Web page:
In January 2015 , author Steven Brill published ‘America’s Bitter Pill’, a hard hitting exposé on the wanton abuse in the healthcare industry. This short graphic highlights just a fraction of the incredibly inflated hospital costs that patients face everyday.
- 1. Tylenol = $15 – $15 per individual pill, for a total of $345 during average patient stay
- Plastic Bag = $8 – Plastic bags cost a grocery store 2 cents, at the hospital it’s 8 bucks.
- Box of tissues = $8 – Usually labeled as “mucus recovery system”
- Gloves = $53 And keep in mind, that’s $53 EVERY TIME a doctor or nurse has to put them on, so hopefully you don’t have to stay more than an hour.
- Cup for medicine = $10 – The CUP, not the actual medicine, is $10 a piece. Usually counts up to over $500 a stay.
- Marking pen = $18 – A simple pen that marks the incisions where the surgeon will cut.
- Cuff, BP Adult = $20 – Whenever a nurse checks your blood pressure. You don’t get to keep the cuff.
- Oral admin. fee = $7 – Whenever a nurse has to hand you medicine. Usually comes to about $90 per stay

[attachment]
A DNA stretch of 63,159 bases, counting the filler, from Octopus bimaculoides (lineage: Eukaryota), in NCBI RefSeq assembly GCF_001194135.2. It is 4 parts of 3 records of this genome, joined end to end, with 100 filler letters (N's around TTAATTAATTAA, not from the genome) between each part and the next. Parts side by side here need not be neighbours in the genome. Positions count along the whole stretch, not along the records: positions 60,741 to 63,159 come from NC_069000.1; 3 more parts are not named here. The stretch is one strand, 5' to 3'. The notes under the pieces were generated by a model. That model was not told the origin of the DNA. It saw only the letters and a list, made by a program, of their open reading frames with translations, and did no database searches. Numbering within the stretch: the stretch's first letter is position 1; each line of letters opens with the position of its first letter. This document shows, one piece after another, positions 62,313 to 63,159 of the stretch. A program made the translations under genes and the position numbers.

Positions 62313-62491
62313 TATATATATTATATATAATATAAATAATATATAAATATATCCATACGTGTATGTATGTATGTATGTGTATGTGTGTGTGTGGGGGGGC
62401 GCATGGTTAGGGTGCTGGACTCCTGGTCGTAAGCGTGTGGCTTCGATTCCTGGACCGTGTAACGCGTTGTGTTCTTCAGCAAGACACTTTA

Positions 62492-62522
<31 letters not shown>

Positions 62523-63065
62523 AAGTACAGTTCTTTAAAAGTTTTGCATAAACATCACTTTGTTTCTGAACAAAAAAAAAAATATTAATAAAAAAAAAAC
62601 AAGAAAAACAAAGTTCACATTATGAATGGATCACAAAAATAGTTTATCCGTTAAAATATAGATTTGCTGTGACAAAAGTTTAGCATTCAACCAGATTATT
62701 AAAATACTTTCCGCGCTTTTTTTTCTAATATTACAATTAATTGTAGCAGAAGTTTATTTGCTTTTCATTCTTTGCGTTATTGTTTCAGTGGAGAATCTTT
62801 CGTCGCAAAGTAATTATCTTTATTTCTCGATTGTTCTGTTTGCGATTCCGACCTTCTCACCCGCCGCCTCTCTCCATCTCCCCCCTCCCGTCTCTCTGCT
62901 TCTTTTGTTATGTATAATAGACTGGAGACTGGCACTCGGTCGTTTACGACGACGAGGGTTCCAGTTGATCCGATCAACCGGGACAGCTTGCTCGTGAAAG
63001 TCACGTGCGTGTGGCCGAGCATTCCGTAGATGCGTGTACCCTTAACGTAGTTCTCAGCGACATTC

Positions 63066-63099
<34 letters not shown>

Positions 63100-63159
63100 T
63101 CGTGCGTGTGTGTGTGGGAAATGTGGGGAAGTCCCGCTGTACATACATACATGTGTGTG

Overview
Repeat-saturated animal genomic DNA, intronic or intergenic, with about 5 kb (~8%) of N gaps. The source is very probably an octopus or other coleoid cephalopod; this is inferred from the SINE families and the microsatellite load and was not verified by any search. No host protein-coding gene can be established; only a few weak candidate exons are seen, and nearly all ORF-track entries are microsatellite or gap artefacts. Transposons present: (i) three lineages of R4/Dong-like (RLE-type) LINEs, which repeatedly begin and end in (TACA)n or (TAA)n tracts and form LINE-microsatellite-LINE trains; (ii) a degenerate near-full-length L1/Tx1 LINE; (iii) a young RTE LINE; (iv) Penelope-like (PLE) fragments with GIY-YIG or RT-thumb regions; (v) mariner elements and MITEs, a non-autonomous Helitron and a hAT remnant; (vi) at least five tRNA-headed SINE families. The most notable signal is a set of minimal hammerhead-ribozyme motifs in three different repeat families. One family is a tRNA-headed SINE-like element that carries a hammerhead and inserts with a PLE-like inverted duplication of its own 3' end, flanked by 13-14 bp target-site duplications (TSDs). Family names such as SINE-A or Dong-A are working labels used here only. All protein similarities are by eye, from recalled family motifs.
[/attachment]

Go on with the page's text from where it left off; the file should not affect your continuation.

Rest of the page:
- Holding your newborn = $39 – Just wait until you get home.
- Sterile water IV bag = $800 – Manufacturing cost… about one dollar.
Many times patients are subject to “overtreatment”. ⅓ of patients obtain identical treatments for no reason. For example, the USA provides twice as much MRI’s than any other country.
Approx. Two thirds of healthcare dollars are taken by Insurance companies, yet they provide little to zero value.
Patients are asked to sign an “Authorization for Treatment,” and a “Statement of Financial Responsibility”, Although neither the patient nor the hospital know exactly how much these open ended charges will be.
It seems that American hospitals carry the worst aspects of capitalism and socialism. They are for profits organizations, but by law, they must treat everyone. Competition drives down prices, benefiting the consumer, but because there is no competition, they can charge whatever they want. Some counties have adopted the practice to set price limits on hospitals. The USA has yet to do that.